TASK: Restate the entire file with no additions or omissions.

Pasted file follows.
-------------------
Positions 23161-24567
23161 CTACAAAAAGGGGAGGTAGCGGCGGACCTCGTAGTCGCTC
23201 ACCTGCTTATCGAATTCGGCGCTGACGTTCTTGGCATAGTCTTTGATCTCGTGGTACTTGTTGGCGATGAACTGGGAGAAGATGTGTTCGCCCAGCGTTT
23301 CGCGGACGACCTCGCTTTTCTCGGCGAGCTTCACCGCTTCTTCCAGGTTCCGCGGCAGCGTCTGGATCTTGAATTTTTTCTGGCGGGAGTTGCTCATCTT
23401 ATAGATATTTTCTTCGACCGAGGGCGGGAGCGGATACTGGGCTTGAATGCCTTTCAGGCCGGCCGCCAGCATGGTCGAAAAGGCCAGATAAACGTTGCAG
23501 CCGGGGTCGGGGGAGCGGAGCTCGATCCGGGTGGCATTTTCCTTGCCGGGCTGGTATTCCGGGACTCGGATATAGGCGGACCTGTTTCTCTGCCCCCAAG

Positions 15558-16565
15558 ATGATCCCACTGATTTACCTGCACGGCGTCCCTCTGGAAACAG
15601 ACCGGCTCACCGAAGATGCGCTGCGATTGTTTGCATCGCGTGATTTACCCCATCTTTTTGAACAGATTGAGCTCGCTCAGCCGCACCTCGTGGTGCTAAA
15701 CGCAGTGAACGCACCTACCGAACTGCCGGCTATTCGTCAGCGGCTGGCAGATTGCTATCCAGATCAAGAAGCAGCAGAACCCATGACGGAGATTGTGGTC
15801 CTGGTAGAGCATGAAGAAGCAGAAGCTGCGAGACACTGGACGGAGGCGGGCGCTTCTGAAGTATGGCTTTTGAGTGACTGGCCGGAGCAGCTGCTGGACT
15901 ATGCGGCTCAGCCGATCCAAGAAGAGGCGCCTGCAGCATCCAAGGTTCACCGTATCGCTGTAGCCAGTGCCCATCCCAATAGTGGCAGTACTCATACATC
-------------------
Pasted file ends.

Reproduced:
Positions 23161-24567
23161 CTACAAAAAGGGGAGGTAGCGGCGGACCTCGTAGTCGCTC
23201 ACCTGCTTATCGAATTCGGCGCTGACGTTCTTGGCATAGTCTTTGATCTCGTGGTACTTGTTGGCGATGAACTGGGAGAAGATGTGTTCGCCCAGCGTTT
23301 CGCGGACGACCTCGCTTTTCTCGGCGAGCTTCACCGCTTCTTCCAGGTTCCGCGGCAGCGTCTGGATCTTGAATTTTTTCTGGCGGGAGTTGCTCATCTT
23401 ATAGATATTTTCTTCGACCGAGGGCGGGAGCGGATACTGGGCTTGAATGCCTTTCAGGCCGGCCGCCAGCATGGTCGAAAAGGCCAGATAAACGTTGCAG
23501 CCGGGGTCGGGGGAGCGGAGCTCGATCCGGGTGGCATTTTCCTTGCCGGGCTGGTATTCCGGGACTCGGATATAGGCGGACCTGTTTCTCTGCCCCCAAG

Positions 15558-16565
15558 ATGATCCCACTGATTTACCTGCACGGCGTCCCTCTGGAAACAG
15601 ACCGGCTCACCGAAGATGCGCTGCGATTGTTTGCATCGCGTGATTTACCCCATCTTTTTGAACAGATTGAGCTCGCTCAGCCGCACCTCGTGGTGCTAAA
15701 CGCAGTGAACGCACCTACCGAACTGCCGGCTATTCGTCAGCGGCTGGCAGATTGCTATCCAGATCAAGAAGCAGCAGAACCCATGACGGAGATTGTGGTC
15801 CTGGTAGAGCATGAAGAAGCAGAAGCTGCGAGACACTGGACGGAGGCGGGCGCTTCTGAAGTATGGCTTTTGAGTGACTGGCCGGAGCAGCTGCTGGACT
15901 ATGCGGCTCAGCCGATCCAAGAAGAGGCGCCTGCAGCATCCAAGGTTCACCGTATCGCTGTAGCCAGTGCCCATCCCAATAGTGGCAGTACTCATACATC